Column: Yes, we can resolve the climate crisis.
There’s no shortage of solutions to the climate crisis. Rapidly developing clean-energy technology, reducing energy consumption and waste, increasing efficiency, reforming agricultural practices and protecting and restoring forests and wetlands all put us on a path to cleaner air, water and soil, healthier biodiversity and lower climate-altering greenhouse gas emissions.
Clean-energy technologies, including energy-storage methods, are improving as costs are dropping. Exciting new inventions like artificial photosynthesis, machines that remove atmospheric carbon to create fuels and windows that convert light to electricity show what people are capable of when we put our minds to resolving challenges.
It’s critical that we continue to develop, deploy and scale up solutions, so why are we still mired in outdated ways and business as usual? For decades, experts have been warning about the consequences of rapidly burning fossil fuels, yet greenhouse gas emissions continue to rise as the planet heats up faster.
Europe is in the midst of a record heat wave; Chennai, India, has run out of water; farmers in Canada and the U.S. are seeing diminishing returns after prolonged droughts; refugees are flooding borders as extreme conditions, water scarcity and failing agriculture increase conflict and displace millions — all caused or exacerbated by climate change. Even in rainy Vancouver where I live, the city implemented early water restrictions when the usual spring showers didn’t arrive.
People and organizations from the entire spectrum of society are calling for action. Students are marching in the streets, progressive decision-makers are putting climate disruption at the top of the political agenda, and Indigenous Peoples are asserting their rights to protect lands and waters from fossil fuel projects.
In the U.S., more than 70 leading health organizations — including the American Medical Association, Lung Association, Heart Association and College of Physicians — issued a statement urging political candidates “to recognize climate change as a health emergency.” The Canadian Medical Association, Nurses Association, Public Health Association, Association of Physicians for the Environment and the Urban Public Health Network issued a similar statement.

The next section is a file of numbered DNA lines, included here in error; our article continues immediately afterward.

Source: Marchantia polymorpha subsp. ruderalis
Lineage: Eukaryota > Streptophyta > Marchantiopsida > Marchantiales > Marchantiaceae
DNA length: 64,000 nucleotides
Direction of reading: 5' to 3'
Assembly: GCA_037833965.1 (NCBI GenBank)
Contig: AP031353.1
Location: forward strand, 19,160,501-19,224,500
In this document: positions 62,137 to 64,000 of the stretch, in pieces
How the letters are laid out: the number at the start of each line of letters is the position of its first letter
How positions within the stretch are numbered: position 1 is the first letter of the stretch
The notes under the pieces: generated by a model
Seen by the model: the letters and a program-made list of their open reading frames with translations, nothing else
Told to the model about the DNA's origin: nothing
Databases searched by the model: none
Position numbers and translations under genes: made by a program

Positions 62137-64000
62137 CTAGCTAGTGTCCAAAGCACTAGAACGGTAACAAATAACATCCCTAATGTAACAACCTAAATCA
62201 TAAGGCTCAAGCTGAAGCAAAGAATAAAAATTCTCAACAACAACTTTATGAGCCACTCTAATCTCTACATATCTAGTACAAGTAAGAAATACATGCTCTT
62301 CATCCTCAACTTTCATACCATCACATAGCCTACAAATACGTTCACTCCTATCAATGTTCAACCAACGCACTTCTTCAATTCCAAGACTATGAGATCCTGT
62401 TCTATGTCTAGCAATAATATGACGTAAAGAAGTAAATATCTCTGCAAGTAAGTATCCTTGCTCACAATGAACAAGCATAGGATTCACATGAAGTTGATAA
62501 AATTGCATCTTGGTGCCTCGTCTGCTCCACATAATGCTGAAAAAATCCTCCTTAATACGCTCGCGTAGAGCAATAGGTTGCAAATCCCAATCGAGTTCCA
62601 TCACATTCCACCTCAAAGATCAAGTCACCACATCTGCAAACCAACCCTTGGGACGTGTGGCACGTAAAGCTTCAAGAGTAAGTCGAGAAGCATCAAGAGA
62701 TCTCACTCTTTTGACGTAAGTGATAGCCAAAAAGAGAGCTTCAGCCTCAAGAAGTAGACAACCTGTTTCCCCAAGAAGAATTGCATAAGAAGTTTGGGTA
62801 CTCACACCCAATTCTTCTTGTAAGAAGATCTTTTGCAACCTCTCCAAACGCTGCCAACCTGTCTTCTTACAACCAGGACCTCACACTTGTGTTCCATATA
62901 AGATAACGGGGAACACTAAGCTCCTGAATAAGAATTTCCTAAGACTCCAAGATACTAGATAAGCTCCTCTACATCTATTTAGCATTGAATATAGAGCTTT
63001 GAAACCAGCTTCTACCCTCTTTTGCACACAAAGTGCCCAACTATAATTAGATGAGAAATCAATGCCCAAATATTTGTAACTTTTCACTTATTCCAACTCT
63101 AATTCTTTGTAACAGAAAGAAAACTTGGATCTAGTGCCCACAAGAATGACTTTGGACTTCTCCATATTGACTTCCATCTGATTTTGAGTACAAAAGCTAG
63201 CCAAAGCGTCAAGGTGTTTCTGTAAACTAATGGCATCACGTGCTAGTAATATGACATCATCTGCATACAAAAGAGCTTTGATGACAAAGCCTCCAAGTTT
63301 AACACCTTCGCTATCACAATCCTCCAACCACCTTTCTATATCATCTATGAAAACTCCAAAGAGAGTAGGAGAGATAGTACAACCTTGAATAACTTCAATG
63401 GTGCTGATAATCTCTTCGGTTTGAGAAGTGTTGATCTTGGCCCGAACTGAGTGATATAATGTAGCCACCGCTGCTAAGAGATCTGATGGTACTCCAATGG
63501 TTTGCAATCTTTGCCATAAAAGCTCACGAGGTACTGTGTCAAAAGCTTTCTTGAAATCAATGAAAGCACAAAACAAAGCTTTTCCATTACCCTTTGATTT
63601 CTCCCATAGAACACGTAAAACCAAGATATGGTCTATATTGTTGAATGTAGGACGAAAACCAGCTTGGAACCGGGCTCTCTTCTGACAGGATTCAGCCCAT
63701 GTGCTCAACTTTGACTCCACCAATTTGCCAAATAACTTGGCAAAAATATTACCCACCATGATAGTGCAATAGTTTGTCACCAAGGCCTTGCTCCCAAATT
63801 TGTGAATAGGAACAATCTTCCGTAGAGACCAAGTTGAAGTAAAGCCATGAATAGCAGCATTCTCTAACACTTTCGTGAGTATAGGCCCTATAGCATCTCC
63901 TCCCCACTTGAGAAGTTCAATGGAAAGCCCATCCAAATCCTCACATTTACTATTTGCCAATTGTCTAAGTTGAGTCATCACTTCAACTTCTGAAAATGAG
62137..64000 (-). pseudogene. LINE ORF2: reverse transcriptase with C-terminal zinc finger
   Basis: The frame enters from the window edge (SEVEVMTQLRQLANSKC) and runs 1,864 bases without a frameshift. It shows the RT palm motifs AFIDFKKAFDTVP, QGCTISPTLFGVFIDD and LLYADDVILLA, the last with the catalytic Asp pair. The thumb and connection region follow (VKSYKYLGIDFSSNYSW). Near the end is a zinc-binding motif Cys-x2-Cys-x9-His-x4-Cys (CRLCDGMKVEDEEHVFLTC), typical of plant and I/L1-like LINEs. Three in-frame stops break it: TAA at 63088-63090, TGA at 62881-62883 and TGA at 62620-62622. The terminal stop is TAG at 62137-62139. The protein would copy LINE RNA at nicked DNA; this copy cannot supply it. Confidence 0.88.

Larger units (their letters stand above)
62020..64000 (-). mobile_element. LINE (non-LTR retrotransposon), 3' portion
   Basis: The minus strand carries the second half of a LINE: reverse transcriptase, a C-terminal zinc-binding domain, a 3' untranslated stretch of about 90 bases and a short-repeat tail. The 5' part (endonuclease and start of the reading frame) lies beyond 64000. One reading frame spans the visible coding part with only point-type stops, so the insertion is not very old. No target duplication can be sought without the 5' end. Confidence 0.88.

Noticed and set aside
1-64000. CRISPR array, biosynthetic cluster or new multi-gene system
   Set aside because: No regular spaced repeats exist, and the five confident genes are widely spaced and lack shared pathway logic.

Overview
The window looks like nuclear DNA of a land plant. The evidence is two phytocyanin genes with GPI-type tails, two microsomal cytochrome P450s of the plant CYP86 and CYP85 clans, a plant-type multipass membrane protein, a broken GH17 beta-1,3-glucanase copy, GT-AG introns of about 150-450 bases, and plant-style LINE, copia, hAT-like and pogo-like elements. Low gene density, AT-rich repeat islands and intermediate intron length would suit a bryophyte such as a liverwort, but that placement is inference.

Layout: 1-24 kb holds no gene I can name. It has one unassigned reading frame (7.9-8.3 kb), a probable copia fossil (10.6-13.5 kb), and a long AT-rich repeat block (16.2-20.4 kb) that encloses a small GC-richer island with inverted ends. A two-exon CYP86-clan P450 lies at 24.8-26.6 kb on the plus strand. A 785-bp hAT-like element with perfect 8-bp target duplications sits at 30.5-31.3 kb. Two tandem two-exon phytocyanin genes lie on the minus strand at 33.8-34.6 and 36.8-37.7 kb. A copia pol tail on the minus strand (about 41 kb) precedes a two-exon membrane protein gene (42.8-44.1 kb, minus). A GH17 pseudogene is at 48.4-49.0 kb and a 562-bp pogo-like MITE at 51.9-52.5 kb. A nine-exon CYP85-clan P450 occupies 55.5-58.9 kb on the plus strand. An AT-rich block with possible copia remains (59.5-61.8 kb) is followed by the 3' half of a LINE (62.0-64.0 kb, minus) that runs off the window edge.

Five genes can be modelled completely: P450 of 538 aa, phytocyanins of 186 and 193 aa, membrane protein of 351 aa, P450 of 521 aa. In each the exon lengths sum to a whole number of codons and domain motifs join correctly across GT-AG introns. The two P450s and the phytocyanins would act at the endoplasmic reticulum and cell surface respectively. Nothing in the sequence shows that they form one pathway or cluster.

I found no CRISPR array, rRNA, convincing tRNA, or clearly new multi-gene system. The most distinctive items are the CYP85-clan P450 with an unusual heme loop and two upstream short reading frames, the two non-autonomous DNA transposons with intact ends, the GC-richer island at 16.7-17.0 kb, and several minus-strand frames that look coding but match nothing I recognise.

To their credit, every major political party in Canada has a climate plan, some more detailed than others, and the current federal government has implemented many strong policies, despite its continued approval of fossil fuel projects. But we’re still not on track to meet our Paris Agreement commitments.
Here and elsewhere, the fossil fuel industry still rules, enjoying massive government subsidies and tax breaks and government and media promotion. If we understand the problem and its urgency — and mountains of scientific evidence amassed from around the world over decades confirms we do — and we have solutions, why are we so slow to act?
Astonishingly, despite the overwhelming evidence and what people worldwide are clearly experiencing, many still refuse to believe there’s a problem, or if there is, that’s it’s human-caused or urgent. Some may be overcome with denial in the face of such frightening prospects; others have been duped by continuing efforts of the fossil fuel industry and its media and government advocates to cast doubt on the evidence. Some may realize the problem exists but choose to elevate short-term profits and economic gains above the conditions we need for health and survival. Some people are afraid that the necessary changes will cause too much disruption — a prospect that becomes more likely the longer we delay. Others are unwilling to admit that our prevailing economic paradigms no longer fit current conditions.
Fortunately, many people and organizations are refusing to let the barriers stop them. Many reject the propaganda and conspiracy theories and are working hard to develop and implement solutions, and to demand better of our elected representatives.
We’re at a pivotal point. Fossil fuels, plastics and private automobiles have brought benefits to many parts of the world, but our wasteful, consumer-oriented ways have also created enormous challenges for humanity. The Intergovernmental Panel on Climate Change warns we have less than a dozen years to cut emissions so they don’t build to a point that puts us on a path to climate catastrophe. Resolving the issue will offer numerous other benefits, from cleaner air and better health to greater innovation and equality.
It’s time for us all to accept reality and work together to address the challenge.
David Suzuki is a scientist, broadcaster, author and co-founder of the David Suzuki Foundation. Written with contributions from David Suzuki Foundation Senior Editor and Writer Ian Hanington.
Learn more at davidsuzuki.org